254 West 54th St.
Through August 5, $47-$140
Although the role of Elwood P. Dowd, a rather eccentric, happy fellow whose best friend is a six-foot, three-and-a-half-inch-tall invisible pooka, is most closely associated with Jimmy Stewart, who was nominated for an Oscar for Henry Koster’s 1950 film adaptation and played the part in a 1970 Broadway revival with Helen Hayes, not many others have attempted to take on Dowd, the central figure in Mary Chase’s 1944 Pulitzer Prize-winning drama, Harvey. The role was created by vaudevillian Frank Fay, and it has been played on the small screen by Art Carney and Harry Anderson. Now comes Emmy-winning actor Jim Parsons, the thirty-nine-year-old star of television’s The Big Bang Theory. Well, it might sound like blasphemy, but Parsons pulls off Dowd in a very big way, bringing a charm and gallantry that outshines even that of Stewart. The play as a whole, which famously topped Tennessee Williams’s The Glass Menagerie for the Pulitzer, does not hold up particularly well in Scott Ellis’s current Roundabout revival at Studio 54; it’s an old-fashioned piece of Americana fluff, its WWII-era sensibilities seriously out-of-date with the times (as opposed to Mike Nichols’s recent restaging of Arthur Miller’s Death of a Salesman, which was powerfully relevant). But Parsons is absolutely mesmerizing as Dowd, a well-mannered gentleman who is always accompanied by a large white rabbit that only he sees — but by the end of the play, you might think you’ve seen Harvey as well.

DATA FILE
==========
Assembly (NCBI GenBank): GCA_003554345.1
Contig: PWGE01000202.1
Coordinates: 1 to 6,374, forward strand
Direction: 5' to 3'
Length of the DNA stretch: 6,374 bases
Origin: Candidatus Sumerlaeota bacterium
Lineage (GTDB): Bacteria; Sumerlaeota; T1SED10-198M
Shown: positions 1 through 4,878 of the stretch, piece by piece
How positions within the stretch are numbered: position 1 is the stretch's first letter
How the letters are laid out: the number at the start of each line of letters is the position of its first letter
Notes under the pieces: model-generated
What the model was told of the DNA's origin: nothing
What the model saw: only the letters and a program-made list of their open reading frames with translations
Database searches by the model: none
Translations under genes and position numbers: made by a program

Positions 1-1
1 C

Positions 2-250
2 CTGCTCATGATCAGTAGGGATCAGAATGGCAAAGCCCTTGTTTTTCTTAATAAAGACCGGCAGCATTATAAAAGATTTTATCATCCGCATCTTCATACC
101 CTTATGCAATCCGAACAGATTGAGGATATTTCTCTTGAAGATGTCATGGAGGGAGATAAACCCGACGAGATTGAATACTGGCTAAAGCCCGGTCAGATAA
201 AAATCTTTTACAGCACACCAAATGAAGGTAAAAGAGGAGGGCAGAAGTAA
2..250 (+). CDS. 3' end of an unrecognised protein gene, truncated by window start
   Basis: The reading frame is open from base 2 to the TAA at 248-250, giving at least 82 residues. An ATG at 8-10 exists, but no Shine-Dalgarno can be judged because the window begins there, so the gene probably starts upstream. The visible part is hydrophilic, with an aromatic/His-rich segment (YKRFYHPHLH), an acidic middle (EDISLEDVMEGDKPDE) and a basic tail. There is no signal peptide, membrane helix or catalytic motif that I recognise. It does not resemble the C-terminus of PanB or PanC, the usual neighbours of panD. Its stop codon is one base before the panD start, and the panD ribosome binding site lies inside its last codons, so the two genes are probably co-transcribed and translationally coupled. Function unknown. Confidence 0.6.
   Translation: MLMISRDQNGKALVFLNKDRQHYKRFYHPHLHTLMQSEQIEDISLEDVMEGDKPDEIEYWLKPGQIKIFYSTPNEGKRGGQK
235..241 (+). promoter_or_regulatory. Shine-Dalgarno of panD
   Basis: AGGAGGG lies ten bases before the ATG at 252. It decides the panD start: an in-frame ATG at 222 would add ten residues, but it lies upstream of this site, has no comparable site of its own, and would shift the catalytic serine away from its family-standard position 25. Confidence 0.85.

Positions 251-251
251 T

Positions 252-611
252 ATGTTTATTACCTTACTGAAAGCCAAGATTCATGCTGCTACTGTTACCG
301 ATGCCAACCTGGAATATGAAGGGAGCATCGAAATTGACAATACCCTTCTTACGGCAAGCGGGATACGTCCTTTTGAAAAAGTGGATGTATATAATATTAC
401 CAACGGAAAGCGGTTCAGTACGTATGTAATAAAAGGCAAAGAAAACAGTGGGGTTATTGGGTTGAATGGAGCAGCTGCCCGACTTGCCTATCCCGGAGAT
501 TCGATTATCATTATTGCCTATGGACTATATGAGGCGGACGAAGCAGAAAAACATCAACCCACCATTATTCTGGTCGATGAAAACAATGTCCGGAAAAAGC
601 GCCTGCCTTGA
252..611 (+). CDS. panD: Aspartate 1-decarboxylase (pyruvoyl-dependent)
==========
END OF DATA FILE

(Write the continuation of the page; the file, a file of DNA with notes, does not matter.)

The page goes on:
Elwood is an embarrassment to his sister, the society-obsessed Veta (Jessica Hecht, displaying a fine comic physicality), and her daughter, the socialite-in-training Myrtle Mae (Tracee Chimo). The ditzy Veta conspires to lock her brother away in a sanitarium run by Dr. William R. Chumley (Charles Kimbrough), but a misunderstanding between Veta, Dr. Lyman Sanderson (Morgan Spector), and nurse Ruth Kelly (Holley Fain) leads to some major foul-ups, some funnier than others. The relationship between Sanderson and Kelly falls particularly flat, as does a passionless attraction between Myrtle Mae and sanitarium worker Duane Wilson (Rich Sommer). Kimbrough is appropriately blustery as the exasperated Chumley, Carol Kane delivers a scene-stealing turn as his wife, Betty, and Larry Bryggman is stalwart as Judge Omar Gaffney. But the play takes off whenever Parsons is onstage, as Elwood makes friends with everyone he meets, including telephone solicitors, hands out his card to strangers, and is always quick to at least try to introduce his best friend, which doesn’t always work out quite as he plans. He has a penchant for reaching out and touching people in an engaging way, both physically and verbally, a supremely gentle man who also likes his drink. But whereas Stewart played Elwood as a wide-eyed, melodramatic dreamer, Parson’s Elwood is a more down-to-earth character, although still lost in his own alternate reality. Yet it’s a welcoming alternate reality that is a pleasure to be a part of in these often maddening, fast-paced times.